How ToHow to Read a Tape Measure

How to Read a Tape Measure

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Learn how to read a tape measure through our easy guide. Many of you must be aware of the reading techniques, but there’s a vast majority of people still finding it troublesome to read a tape measure. “How to read a tape measure?” is a question we are frequently asked. As a result of our countless queries, we’ve created this basic explanation that explains exactly that!

Ways to read a tape measure

There are two ways of how to read a tape measure:

1. Metric Measurements

2. Imperial Measurements

How to read a tape measure – Metric Measurements

The metric measurements are in centimeters and millimeters. In the above diagram, the measurements towards the bottom of the diagram are metric. The millimeter readings are not mentioned in the tape to make it easier to read the centimeter readings. The majority of the tapes will show a 100 cm mark reading while a very few will show a ‘1m’ mark to depict 1 meter on the tape. Each centimeter is 10mm long (as indicated by the ten spaces between each cm) and each meter is 100cm long. If you look at the above diagram, the first little mark after the 4cm point on the image above shows a measurement of 41mm. The following little mark in line would be 42mm, then 43mm, and so on. Although 41mm can also be written as 4.1cm (0.041m), the majority of tradespeople in the UK prefer to use millimeters.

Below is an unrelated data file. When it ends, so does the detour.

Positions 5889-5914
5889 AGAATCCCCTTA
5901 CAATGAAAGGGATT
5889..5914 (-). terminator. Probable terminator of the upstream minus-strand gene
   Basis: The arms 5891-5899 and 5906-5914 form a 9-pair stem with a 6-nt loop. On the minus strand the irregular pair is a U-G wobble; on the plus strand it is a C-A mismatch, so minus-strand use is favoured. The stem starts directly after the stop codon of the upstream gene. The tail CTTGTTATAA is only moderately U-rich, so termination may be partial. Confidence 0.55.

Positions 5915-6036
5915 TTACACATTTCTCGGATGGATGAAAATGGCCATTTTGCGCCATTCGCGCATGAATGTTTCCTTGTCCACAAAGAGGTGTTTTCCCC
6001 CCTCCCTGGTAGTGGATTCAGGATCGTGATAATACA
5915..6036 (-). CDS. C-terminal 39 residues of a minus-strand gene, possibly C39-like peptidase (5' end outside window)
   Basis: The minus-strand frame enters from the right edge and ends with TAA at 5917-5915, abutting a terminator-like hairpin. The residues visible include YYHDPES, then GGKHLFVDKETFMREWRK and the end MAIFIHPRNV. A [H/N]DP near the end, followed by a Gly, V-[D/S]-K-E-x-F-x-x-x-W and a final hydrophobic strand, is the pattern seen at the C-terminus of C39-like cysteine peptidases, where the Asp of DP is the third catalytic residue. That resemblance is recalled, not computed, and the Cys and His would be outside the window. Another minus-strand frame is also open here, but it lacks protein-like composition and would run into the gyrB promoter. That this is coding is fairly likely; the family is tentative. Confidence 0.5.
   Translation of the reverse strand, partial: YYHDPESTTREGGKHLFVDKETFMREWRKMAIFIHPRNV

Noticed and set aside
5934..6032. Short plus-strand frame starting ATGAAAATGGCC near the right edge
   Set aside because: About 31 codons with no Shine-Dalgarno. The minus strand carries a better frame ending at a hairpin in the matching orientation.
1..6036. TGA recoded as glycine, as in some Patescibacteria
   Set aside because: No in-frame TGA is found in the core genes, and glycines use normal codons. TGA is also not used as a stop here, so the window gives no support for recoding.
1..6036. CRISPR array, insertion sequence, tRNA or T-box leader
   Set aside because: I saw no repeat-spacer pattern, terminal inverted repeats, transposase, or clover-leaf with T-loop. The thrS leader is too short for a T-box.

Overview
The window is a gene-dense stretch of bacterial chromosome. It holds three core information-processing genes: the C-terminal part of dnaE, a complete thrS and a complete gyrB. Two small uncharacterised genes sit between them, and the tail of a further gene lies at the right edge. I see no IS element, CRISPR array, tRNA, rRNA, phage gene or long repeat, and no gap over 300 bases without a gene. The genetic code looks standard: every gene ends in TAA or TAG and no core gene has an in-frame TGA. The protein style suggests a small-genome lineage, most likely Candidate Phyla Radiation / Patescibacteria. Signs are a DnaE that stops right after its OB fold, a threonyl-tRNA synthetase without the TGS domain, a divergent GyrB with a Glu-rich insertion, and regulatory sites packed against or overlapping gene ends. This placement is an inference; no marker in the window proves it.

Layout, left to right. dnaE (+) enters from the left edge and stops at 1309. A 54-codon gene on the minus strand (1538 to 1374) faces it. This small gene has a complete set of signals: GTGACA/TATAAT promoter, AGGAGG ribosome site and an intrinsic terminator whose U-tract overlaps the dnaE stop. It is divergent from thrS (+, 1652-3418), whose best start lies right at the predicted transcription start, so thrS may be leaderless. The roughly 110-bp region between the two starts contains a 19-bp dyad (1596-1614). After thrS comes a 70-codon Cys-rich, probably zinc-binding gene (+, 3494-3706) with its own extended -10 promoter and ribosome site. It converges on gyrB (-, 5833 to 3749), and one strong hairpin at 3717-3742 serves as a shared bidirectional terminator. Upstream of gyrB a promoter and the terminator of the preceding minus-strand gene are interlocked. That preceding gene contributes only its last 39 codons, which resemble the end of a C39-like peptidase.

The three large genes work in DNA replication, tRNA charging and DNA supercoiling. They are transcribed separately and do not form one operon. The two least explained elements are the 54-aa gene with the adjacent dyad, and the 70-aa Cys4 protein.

How to read a tape measure – Imperial Measurements

The technical, engineering, or construction community has already begun using the metric way but our nation is still perplexed to choose between both. We are so confused that we measure height in feet and inches, our weight in stones and pounds, and our speed in miles per hour. Considering the use of both measurement methods, manufacturers across the world have started to place both measurements on the tape.
In the diagram above, the measurements towards the top of the diagram are imperial. Each long vertical line marks a number as 1,2,3,4 and so on, this represents an inch. For example, 1= 1”, 2=2” and so on. The tiny lines between those numbers represent a fraction of an inch. The mark in the center of the inch signifies a measurement of 1/2″, while the markings on either side of it suggest 1/4″ and 3/4″ measurements, respectively.
How to read a tape measure –Quiz

It was easy to learn how to read a tape measure, right? Here is a quiz for you to judge how much you have learned.

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